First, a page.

It’s All Over Now: The Valentinos and The Rolling Stones

Hello all! This edition of Tim’s Cover Story will focus on the song It’s All Over Now.   As we will see the song initially appeared as a cross between rock and country from a group whose origins were in gospel music, and was then covered by one of the greatest British Invasion groups.

The Valentinos and It’s All Over Now:

Bobby Womack grew up in Cleveland and was pretty much a child prodigy, recording his first song at the age of 10! He initially gained attention as a singer-songwriter for his family group The Valentinos, which included brothers Cecil, Harry, Friendly Jr and Curtis. The group was managed and mentored by the great Sam Cooke, and Bobby also worked as Sam’s lead guitarist. Like Cooke, the Womack brothers originally started as singing gospel music but then crossed over to R&B. It may have been a difficult personal decision to move from God’s harmonies to “the Devil’s music,” but rock ‘n roll benefited greatly from the spirit and style of gospel. Some friction ensued when Sam Cooke convinced the group to make Bobby the lead singer, replacing his brother Curtis. Here are the five Womack brothers in the early 60s.

.After a promising start with the song Looking for a Love, a pop re-tooling of one of the group’s gospel numbers, Bobby and his sister-in-law Shirley Womack wrote It’s All Over Now in early 1964. Their version (by The Valentinos featuring Bobby Womack, produced by Sam Cooke) became a minor hit, just denting the Billboard Top 100.

The song describes a man’s changing relationship with his no-good woman; although he previously endured her abusive ways, he announces that he no longer loves her:

Well, she used to run around with every man in town
She spent all my money, playing her high class game
She put me out, it was a pity how I cried
Tables turn and now her turn to cry
Because I used to love her, but it’s all over now

So here is The Valentinos version of It’s All Over Now.

Charles Aaron of Rolling Stone describes the song as “A rawboned, rattle-trap country-rocker far from the Womacks’ gospel-family beginnings.” I think that phrase pretty much nails it! But what a great pop tune, and a version that I dare say many of you have never heard before. The tempo is relatively slow but is guaranteed to get your toes tapping. Bobby Womack’s raspy vocals, basically a hybrid between R&B and country, fit perfectly with his acoustic guitar licks and the funky bass and snappy drumming that propel the song forward.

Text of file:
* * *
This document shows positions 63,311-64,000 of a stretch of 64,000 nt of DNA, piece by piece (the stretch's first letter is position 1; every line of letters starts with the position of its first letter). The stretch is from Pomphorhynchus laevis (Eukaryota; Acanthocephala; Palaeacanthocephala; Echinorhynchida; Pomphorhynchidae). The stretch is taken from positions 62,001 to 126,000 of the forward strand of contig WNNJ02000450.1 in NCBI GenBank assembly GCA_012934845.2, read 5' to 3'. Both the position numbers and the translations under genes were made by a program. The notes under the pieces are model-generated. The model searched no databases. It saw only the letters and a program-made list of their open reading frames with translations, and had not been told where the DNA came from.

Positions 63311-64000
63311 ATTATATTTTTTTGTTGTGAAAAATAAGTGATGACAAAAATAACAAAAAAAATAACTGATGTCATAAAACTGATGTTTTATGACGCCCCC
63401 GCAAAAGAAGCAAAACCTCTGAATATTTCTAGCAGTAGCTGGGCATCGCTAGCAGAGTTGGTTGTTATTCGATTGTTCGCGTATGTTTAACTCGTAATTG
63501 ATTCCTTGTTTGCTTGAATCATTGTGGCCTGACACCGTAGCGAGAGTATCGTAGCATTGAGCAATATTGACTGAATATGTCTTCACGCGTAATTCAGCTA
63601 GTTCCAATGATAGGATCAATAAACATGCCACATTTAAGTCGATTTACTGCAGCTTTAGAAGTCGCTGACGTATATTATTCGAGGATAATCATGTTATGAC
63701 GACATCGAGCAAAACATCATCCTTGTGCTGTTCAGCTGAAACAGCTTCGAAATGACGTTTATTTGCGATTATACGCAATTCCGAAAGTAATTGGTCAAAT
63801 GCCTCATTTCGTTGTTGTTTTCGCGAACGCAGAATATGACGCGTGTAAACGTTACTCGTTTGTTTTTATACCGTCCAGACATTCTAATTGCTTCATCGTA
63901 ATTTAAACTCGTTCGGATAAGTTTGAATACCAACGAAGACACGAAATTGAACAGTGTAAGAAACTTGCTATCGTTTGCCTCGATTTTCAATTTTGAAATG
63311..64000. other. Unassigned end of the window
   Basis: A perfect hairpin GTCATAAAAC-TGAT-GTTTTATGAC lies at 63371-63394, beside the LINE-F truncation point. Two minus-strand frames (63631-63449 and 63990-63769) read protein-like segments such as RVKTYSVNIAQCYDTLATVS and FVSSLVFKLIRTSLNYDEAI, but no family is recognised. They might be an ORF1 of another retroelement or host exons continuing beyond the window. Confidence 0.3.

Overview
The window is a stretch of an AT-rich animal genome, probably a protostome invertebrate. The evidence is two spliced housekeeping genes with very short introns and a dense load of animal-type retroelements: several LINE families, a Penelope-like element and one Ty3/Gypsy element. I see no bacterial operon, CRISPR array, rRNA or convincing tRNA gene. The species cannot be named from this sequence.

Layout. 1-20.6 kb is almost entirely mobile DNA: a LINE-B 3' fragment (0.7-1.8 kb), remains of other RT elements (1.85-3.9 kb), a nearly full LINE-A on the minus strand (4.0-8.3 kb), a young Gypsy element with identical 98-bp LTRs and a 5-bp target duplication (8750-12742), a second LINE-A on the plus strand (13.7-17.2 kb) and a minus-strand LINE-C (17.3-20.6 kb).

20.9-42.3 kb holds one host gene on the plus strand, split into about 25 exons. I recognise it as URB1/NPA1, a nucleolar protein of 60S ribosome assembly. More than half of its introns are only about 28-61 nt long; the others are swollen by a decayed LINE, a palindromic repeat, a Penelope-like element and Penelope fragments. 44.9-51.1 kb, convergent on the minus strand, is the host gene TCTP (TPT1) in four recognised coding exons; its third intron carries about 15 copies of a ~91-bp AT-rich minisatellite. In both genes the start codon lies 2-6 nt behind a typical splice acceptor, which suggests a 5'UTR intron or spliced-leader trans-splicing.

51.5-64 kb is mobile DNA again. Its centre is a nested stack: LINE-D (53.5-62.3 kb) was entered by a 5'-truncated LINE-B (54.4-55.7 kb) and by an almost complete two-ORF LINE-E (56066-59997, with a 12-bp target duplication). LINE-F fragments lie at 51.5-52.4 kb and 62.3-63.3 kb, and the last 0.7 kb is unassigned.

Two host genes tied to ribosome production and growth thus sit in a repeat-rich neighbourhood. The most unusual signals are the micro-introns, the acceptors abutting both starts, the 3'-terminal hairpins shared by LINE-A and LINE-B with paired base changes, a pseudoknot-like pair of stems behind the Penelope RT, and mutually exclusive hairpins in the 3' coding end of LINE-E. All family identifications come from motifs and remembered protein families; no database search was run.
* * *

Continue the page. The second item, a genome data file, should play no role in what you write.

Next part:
The Rolling Stones and It’s All Over Now:

Although you may be listening to The Valentinos’ version for the first time, you have almost certainly heard It’s All Over Now because in July 1964 it was picked up by an up-and-coming British Invasion quintet, The Rolling Stones. The Stones first formed in the early 60s when Brian Jones and pianist Ian Stewart joined forces with singer Mick Jagger and guitarist Keith Richards. They began their career as leaders of a British blues revival, covering American blues standards by artists such as Robert Johnson, Howlin’ Wolf and Muddy Waters. After a short time they added bassist Bill Wyman and drummer Charlie Watts.

The group deliberately (and accurately) portrayed themselves as “bad boys,” dangerous rebels with a misogynistic streak, in contradistinction to the lovable Beatles. The Stones have been prolific, long-lived and exceptionally creative. Original member Ian Stewart was jettisoned in 1963, and Brian Jones was forced out in 1969 and died shortly afterwards; however, the remaining four Stones continued on until Wyman left the group in 1993, and Jagger, Richards and Watts still play with The Stones today.

The Rolling Stones in 1965.  Clockwise from top: Mick Jagger; Keith Richards; Bill Wyman; Brian Jones; Charlie Watts.

The Rolling Stones in 1965. Clockwise from top: Mick Jagger; Keith Richards; Bill Wyman; Brian Jones; Charlie Watts.

The Stones initially heard The Valentinos’ original during their first (and relatively disastrous) North American tour in 1964, when superstar DJ Murray the K played it for them. Thrilled by the song and its possibilities, they immediately checked in to Chess Studios in Chicago and nine days later recorded their cover.  Released as a single in the UK, it shot up to #1 on the UK pop charts.